When Do You Stop Keeping Your Options Open?

     I’ve recently realized that one of my worst nightmare scenarios might not be one day turning 40 and being broke, single, and living at home with my geriatric parents.  No, my nightmare scenario might actually be turning 36 and still living like I was 25.

Currently, I am taking advantage of a rare window of opportunity to work part-time – at a bookstore no less, which I’m still thrilled to death about, what up! – and crank out another novel before the spring, all the while pitching Convergence to lit agents.  I had expected my new work colleagues to react with more than few raised eyebrows and odd looks, but it’s a funny thing: when you’re really focused and in line with your dharma, people sense it, and they respect it.  You’re trying for something.  You’re ambitious.

People here get that you’re working on something big, and that while you might be enjoying your current work and will do your utmost while on the job, you’re also “on the bounce”, like Heinlein’s Mobile Infantry, when you’re off the clock. Nowhere is there judgment that you’re 31 years old and working minimum wage in retail, or that you’re not going to show undying allegiance to the corporation.

(Which I’m finding is becoming more of a trend with the typical office jobs and recruiters: you’re simply not allowed to have something else other than the company in mind when it comes to a career).

When you’re focused on a larger goal and what Paulo Coelho calls your “personal legend”, others will sense it.

(Of course, maybe working in an industry mostly centered on books and accessories to the enjoyment of books tends to attract more writers than others, thus limiting any surprise value, so I’ll grant you that).

There are a lot of names for this vibe, aside from Coelho’s definition, but I like to take one from Stephen King: I’m currently walking “the Path of the Beam“.  You know you’re on it because everything in your life lines up and leads you forward.  And like Roland’s ka-tet, there is a lot you have to sacrifice to find your way there, but the journey is worthwhile.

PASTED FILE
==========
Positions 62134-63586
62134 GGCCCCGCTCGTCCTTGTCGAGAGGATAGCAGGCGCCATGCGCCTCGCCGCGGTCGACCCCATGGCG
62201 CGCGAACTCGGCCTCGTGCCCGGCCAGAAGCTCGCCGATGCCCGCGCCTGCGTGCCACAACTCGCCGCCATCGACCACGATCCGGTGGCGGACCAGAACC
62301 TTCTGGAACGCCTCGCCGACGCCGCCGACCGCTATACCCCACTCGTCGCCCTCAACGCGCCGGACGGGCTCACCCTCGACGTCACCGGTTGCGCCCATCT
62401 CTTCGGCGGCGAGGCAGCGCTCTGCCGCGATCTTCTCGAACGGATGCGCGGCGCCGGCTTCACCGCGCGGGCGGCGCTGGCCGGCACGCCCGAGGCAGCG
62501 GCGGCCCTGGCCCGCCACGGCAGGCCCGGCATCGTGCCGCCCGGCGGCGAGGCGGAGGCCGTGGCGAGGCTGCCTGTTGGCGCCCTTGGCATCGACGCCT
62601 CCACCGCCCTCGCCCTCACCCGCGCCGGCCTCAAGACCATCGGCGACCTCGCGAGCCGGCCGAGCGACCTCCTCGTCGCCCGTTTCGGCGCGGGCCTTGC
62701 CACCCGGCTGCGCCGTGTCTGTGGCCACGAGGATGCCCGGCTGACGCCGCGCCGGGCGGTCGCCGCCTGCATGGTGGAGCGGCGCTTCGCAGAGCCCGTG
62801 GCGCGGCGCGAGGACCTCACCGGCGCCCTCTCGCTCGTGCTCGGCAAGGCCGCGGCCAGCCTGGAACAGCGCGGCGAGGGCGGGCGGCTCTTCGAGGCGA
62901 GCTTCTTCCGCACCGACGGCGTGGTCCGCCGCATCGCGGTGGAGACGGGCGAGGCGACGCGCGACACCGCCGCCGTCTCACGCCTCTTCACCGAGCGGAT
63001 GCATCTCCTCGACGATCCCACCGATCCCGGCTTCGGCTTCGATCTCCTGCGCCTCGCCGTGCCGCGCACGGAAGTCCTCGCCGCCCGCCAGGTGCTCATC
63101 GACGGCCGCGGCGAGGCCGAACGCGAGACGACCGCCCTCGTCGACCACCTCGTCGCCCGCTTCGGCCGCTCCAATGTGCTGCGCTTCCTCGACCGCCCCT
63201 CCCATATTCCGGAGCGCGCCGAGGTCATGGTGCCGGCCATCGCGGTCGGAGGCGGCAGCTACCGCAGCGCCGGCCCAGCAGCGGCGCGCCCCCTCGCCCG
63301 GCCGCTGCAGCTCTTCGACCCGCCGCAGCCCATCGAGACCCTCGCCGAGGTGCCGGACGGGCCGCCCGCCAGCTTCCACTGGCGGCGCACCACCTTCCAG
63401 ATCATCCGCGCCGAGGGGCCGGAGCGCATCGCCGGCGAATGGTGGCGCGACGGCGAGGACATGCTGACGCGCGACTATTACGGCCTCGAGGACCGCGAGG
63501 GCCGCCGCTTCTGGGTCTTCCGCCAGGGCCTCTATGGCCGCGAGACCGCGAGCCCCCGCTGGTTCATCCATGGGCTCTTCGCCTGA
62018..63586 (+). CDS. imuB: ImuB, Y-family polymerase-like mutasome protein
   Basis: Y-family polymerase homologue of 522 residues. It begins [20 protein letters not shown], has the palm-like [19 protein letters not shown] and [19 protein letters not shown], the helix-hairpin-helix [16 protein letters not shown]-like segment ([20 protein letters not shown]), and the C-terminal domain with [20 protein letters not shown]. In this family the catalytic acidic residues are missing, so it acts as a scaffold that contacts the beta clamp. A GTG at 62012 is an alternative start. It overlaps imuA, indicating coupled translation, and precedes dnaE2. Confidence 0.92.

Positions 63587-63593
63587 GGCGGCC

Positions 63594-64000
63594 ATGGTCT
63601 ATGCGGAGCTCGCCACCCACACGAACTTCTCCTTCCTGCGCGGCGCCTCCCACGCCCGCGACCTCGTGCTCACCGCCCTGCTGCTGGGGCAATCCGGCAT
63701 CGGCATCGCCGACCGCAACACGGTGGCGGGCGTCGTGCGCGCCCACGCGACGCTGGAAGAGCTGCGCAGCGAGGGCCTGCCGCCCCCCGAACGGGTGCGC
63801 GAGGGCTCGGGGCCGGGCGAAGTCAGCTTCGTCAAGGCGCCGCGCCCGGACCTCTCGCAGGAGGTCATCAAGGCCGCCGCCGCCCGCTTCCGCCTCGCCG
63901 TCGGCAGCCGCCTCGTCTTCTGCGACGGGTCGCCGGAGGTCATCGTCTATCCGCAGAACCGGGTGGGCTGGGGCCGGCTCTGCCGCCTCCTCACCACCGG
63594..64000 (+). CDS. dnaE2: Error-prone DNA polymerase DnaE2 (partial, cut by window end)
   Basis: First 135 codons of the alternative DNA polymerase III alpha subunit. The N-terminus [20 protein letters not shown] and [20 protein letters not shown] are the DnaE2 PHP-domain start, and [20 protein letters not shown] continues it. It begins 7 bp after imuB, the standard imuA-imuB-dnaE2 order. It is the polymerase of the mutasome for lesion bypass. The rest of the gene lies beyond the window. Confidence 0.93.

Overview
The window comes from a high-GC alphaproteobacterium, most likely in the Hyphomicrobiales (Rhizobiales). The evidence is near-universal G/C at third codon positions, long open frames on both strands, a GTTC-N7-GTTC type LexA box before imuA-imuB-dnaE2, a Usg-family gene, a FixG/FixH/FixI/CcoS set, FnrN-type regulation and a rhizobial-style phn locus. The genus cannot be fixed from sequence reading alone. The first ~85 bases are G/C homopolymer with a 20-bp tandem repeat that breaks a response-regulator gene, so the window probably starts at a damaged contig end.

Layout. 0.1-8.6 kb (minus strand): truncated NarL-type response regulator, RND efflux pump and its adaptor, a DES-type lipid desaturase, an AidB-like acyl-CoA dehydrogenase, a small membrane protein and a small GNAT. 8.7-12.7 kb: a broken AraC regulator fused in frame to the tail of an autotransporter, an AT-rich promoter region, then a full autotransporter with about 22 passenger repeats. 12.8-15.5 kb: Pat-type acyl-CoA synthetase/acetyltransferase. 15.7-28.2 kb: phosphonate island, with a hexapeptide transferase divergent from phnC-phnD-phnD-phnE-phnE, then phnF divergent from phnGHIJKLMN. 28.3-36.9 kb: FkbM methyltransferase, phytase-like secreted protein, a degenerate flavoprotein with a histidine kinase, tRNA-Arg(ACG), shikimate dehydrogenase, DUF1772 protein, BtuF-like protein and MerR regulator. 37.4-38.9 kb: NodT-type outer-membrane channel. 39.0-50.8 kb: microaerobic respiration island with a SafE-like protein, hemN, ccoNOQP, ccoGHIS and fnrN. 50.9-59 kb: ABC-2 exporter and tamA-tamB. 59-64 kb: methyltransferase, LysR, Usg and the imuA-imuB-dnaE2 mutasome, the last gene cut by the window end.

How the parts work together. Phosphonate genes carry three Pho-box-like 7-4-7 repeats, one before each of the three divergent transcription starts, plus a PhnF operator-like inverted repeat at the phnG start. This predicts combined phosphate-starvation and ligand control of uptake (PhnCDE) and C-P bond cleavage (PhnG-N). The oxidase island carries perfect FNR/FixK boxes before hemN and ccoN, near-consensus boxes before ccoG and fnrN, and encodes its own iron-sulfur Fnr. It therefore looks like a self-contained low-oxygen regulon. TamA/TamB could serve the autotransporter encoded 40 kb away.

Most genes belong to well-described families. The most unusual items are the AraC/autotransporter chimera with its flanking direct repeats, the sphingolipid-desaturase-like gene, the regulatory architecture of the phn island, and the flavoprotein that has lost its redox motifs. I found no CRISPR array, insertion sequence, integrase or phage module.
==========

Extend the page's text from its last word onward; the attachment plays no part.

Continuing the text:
Have you ever stopped and assessed how many time-wasters we really have in our day-to-day lives?  How the sheer availability of choices keeps us distracted from what we’re truly here to do?  In City Slickers, Curly says we all have that “one thing”, and if we can find that and go with it, we’ll find satisfaction in life.

And yeah, maybe it’s an urban thing – cities have just so many possible “one things” that you’ll never get to test all of them in a single lifetime – but a lot of us do spend – and waste – a lot of time trying to figure out what it is, and then not doing it.  Much of the time, the “one thing” is the very thing that we’re told to ignore as children and teenagers in favour of other, more socially-acceptable pursuits.

I’d like to think by the time you reach Twentysomething, you’ve become self-aware enough to have narrowed the candidates for your “one thing” down to a few select options, because later on in life, our Twentysomething habits tend to screw us, and you’ll have some adjusting to do.